Send to

Choose Destination
Eur J Cardiovasc Prev Rehabil. 2008 Jun;15(3):347-53. doi: 10.1097/HJR.0b013e3282f5ffab.

Cost-effectiveness of cardiac rehabilitation program delivery models in patients at varying cardiac risk, reason for referral, and sex.

Author information

MINTO Prevention and Rehabilitation Centre, University of Ottawa Heart Institute, Ottawa, Ontario, Canada.



Little is known about the relative cost-effectiveness of different secondary prevention cardiac rehabilitation (CR) program designs or how cost-effectiveness is influenced by patient clinical and demographic characteristics. The purpose of the study was (i) to evaluate the incremental cost-effectiveness of a standard 3-month CR program (SCR) versus a program distributed over 12 months (distributed CR, DCR); and (ii) to determine the effect of patient demographic characteristics (cardiac risk, cardiac diagnosis, sex) on incremental cost-effectiveness.


A two group cost-effectiveness analysis was conducted alongside a randomized controlled trial. Patients with coronary artery disease (mean age=58 years, SD+/-10) were randomized to either SCR (n=196) or DCR (n=196) and followed for 24 months. Program delivery costs, cardiac healthcare use, morbidity, mortality, and quality-adjusted life years were assessed. Cost-effectiveness was evaluated with incremental cost-utility analysis.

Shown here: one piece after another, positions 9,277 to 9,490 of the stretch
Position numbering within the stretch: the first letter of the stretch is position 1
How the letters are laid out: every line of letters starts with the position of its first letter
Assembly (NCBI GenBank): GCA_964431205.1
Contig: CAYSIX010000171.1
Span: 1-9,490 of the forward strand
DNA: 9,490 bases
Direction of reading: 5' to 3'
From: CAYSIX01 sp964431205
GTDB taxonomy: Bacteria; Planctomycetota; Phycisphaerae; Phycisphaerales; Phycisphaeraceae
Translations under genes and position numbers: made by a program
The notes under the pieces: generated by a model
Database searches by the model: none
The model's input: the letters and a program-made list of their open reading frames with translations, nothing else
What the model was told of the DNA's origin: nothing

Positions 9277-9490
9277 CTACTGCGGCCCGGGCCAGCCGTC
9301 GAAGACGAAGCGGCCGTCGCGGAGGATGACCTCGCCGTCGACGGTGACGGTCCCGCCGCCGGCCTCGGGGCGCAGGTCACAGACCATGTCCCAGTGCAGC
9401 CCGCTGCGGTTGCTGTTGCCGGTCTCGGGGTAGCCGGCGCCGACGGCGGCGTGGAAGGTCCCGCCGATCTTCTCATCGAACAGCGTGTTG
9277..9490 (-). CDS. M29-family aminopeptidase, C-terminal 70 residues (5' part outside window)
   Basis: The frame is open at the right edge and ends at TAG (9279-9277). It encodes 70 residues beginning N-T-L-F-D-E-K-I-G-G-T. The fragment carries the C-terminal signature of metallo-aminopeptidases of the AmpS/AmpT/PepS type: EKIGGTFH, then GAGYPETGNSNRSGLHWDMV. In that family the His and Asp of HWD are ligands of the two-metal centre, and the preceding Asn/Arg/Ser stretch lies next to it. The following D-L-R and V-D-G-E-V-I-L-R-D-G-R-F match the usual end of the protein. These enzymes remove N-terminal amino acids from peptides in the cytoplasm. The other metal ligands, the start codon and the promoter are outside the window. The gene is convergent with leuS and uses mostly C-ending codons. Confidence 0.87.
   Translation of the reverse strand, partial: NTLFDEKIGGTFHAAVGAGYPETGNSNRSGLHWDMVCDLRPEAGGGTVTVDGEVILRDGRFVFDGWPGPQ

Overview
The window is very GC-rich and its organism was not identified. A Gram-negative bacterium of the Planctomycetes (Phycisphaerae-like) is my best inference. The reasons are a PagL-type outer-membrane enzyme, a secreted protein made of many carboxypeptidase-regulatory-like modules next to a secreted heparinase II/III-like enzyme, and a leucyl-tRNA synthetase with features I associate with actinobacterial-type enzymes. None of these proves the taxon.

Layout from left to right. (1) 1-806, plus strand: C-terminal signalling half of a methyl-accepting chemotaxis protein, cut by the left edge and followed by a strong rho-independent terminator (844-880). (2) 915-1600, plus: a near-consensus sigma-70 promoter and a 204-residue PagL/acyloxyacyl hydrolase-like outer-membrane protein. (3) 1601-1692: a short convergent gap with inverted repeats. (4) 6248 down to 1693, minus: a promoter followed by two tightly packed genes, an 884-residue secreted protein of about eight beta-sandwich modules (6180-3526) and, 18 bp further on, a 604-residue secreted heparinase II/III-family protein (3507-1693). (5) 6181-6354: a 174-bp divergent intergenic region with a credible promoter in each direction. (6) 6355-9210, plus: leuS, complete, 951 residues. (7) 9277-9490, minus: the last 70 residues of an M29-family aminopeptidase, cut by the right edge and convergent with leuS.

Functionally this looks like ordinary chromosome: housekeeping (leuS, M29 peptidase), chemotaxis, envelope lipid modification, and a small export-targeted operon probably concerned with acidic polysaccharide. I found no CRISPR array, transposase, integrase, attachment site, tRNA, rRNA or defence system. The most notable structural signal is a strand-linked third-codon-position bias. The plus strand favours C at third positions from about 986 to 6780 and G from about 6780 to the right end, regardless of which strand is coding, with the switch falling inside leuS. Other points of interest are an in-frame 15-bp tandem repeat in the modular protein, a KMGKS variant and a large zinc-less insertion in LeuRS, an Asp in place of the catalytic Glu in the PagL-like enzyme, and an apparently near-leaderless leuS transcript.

In the pooled analysis, we found the probability of SCR being more cost-effective than DCR was 63-67%. The subanalysis found SCR to be the more cost-effective intervention for patients at high risk, patients with previous coronary artery bypass graft and for male patients. The DCR program was more cost-effective for patients with lower risk of disease progression and for female patients.


Differences were noted in the cost-effectiveness of CR models based on cardiac risk level, reason for referral, and demographic characteristics. Our results suggest improved cost-effectiveness may be gained by triaging patients to different CR intervention models, however, further investigation is required.

[Indexed for MEDLINE]

Supplemental Content

Loading ...
Support Center